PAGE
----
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Sunday, June 2, 2013

Puzzles and Poisons and Pura Vida!

Last week I took a few days off from blogging - or doing much of anything actually - to work a 750-piece puzzle that I picked up a few weeks back from the wonderful free lending library at Kay's Gringo Postre. It turned out to be a tough one, as any dedicated puzzler can tell from these photos, but I was determined. What doesn't show in these pictures are the gold leaf highlights here and there which were an unexpected aid in working the thing as they were quite distinctive in shape and served as a useful guide to where to place a piece.

Enlarged for detail
The word for puzzle in Spanish is rompecabeza, a hilarious term to me because it literally means head-breaker, which is, of course, what a difficult puzzle can feel like it's doing to you. Very early in our sojourn here in Costa Rica, long before my Spanish had progressed very far, we visited a mall where I thought I might find a puzzle to work. I'm semi-retired, after all, I guess I can spend some time doing puzzles. The story of that search became the topic of a blog because it turned into a comical ordeal. Only Layne's creative thinking saved the day and provided me with my first puzzle pleasure in Costa Rica.

Linda and her fabulous Indian dinner
The night before I began this challenging brainteaser we enjoyed a dinner party at our friend Linda's cabina and rancho up in Barrio Mercedes. When we lived in Barrio Los Angeles, Linda was our delightful upstairs neighbor in the duplex apartment we shared. We became good friends, sharing many fun evenings and bottles of her fine wine. With a background in winemaking and a son still in the industry, she knows her wines. She is something of a "snowbird," although her northern trek only takes her as far as California, where the vintner son lives, or Texas to visit her mom.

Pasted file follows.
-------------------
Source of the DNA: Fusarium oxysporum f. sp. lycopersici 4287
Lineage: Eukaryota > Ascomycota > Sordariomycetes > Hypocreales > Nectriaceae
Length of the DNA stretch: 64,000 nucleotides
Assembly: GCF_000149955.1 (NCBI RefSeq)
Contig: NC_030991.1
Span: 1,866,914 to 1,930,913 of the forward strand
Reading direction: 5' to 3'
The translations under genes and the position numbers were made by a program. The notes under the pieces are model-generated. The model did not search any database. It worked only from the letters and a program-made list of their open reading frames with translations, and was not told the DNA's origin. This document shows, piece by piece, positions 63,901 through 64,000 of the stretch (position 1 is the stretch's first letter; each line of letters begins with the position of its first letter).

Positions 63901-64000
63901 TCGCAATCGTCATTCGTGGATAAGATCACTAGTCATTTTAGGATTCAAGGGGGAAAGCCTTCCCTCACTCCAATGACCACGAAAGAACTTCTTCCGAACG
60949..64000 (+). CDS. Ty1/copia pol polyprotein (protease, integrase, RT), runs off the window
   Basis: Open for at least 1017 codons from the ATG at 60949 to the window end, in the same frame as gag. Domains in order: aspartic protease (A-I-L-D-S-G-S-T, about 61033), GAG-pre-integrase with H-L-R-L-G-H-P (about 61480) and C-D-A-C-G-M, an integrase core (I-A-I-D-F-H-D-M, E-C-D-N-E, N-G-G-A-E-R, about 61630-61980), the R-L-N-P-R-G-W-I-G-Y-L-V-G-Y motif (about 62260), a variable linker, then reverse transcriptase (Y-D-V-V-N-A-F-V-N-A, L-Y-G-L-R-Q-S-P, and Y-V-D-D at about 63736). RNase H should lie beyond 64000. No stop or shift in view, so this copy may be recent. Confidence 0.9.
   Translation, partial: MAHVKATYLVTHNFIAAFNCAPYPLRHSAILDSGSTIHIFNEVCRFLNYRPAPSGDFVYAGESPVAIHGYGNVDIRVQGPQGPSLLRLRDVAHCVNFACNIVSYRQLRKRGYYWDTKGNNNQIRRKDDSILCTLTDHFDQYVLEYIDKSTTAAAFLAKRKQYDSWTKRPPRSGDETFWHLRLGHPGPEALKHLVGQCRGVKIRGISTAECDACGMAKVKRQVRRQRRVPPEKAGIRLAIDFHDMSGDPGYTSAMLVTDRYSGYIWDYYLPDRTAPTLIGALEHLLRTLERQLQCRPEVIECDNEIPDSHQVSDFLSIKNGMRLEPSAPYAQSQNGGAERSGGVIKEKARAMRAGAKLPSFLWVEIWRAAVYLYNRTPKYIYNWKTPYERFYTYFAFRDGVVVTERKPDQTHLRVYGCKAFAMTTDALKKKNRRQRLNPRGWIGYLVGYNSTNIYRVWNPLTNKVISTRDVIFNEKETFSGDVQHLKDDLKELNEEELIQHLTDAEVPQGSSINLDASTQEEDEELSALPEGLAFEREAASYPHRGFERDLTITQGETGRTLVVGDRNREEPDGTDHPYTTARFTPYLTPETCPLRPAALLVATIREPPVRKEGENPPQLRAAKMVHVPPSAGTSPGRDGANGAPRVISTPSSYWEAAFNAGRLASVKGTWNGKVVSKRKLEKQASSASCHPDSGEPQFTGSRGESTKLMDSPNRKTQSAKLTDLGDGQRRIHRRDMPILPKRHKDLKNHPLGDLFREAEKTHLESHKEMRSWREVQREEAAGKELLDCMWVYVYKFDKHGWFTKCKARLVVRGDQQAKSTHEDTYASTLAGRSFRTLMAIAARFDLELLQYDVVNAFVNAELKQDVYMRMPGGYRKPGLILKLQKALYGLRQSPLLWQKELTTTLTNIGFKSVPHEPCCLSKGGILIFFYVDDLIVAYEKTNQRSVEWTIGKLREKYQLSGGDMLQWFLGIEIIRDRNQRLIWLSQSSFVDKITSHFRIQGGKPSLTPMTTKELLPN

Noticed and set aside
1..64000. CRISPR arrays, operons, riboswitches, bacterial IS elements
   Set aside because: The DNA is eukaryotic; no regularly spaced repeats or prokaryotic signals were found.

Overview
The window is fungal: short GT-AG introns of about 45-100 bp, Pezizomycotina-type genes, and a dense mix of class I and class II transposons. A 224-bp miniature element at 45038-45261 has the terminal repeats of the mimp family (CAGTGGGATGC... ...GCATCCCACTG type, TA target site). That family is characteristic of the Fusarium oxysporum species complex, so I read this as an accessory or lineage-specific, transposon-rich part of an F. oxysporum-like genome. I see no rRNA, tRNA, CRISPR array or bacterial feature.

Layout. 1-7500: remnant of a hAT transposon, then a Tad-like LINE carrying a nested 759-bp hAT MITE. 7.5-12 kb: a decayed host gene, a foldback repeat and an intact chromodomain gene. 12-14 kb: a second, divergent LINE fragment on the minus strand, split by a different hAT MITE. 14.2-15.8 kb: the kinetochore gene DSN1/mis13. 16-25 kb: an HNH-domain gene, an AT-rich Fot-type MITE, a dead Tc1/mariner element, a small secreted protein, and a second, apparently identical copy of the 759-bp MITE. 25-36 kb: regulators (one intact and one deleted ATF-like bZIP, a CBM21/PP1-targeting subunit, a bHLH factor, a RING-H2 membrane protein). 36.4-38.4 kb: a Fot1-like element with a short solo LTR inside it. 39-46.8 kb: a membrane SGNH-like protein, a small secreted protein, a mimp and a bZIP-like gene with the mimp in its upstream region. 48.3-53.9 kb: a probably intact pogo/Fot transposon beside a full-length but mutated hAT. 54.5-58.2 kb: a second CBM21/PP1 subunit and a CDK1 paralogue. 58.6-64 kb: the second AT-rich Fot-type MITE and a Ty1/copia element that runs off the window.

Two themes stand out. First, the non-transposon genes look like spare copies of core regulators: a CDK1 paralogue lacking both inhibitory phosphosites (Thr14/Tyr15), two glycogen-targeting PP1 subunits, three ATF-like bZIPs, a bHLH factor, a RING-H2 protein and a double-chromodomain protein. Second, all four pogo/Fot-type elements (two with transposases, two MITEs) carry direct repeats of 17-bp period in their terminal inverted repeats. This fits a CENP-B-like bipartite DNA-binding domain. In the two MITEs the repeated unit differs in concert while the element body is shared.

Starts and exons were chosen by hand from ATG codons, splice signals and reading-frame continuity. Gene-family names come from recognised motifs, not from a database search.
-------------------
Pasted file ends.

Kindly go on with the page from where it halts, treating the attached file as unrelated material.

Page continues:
Her younger son, daughter-in-law and three grandkids live just up the road from her here in Costa Rica. So for about six months each year she resides here, enjoys being grandma babysitter and still manages to run her business as a construction work headhunter via the Internet and Skype.

Since she will be leaving again soon to avoid the rainy season, Linda had asked us to join her and several other friends for a small dinner party. I was to bring some of Marcial's now-famous sausages to add to the menu of an otherwise Indian feast. Sausages go with anything! We taxied up and found her new place at Villas de La Colina to be a charming 2-bedroom cottage with spectacular views of the surrounding mountains. 

View from the rancho
Although I'm not drinking alcohol these days as part of the eczema-cure diet, when Linda brought out some of her top-notch champagne, I couldn't resist. It and the rest of the meal were superb. Along with both spicy and mild sausages, we had mini-samosa appetizers, then hummus, baba ganoush, vegetarian curry, rice and homemade nan. With the misty late afternoon views from the rancho surrounding us, we enjoyed a leisurely meal and pleasant conversation.

Later in the week, I made a poor decision to cook some slightly "off" bacon and paid the price the next couple of days with a mild case of food poisoning. As a result, I'm here at home today still getting my energy back, while Layne and the Santa Eulalia gang are hiking and partying up in San Isidro. Oh well, you can't expect Pura Vida every day! 

Check out Layne's book "Moral Turpitude," available for only $2.99 at High adventure with corporate intrigue, danger and romance; from the exotic jungles of Borneo and Costa Rica to the erotic jungles of San Francisco. Sample or purchase at -- 

1 comment:

  1. I know it's bacon but you have to be careful! : )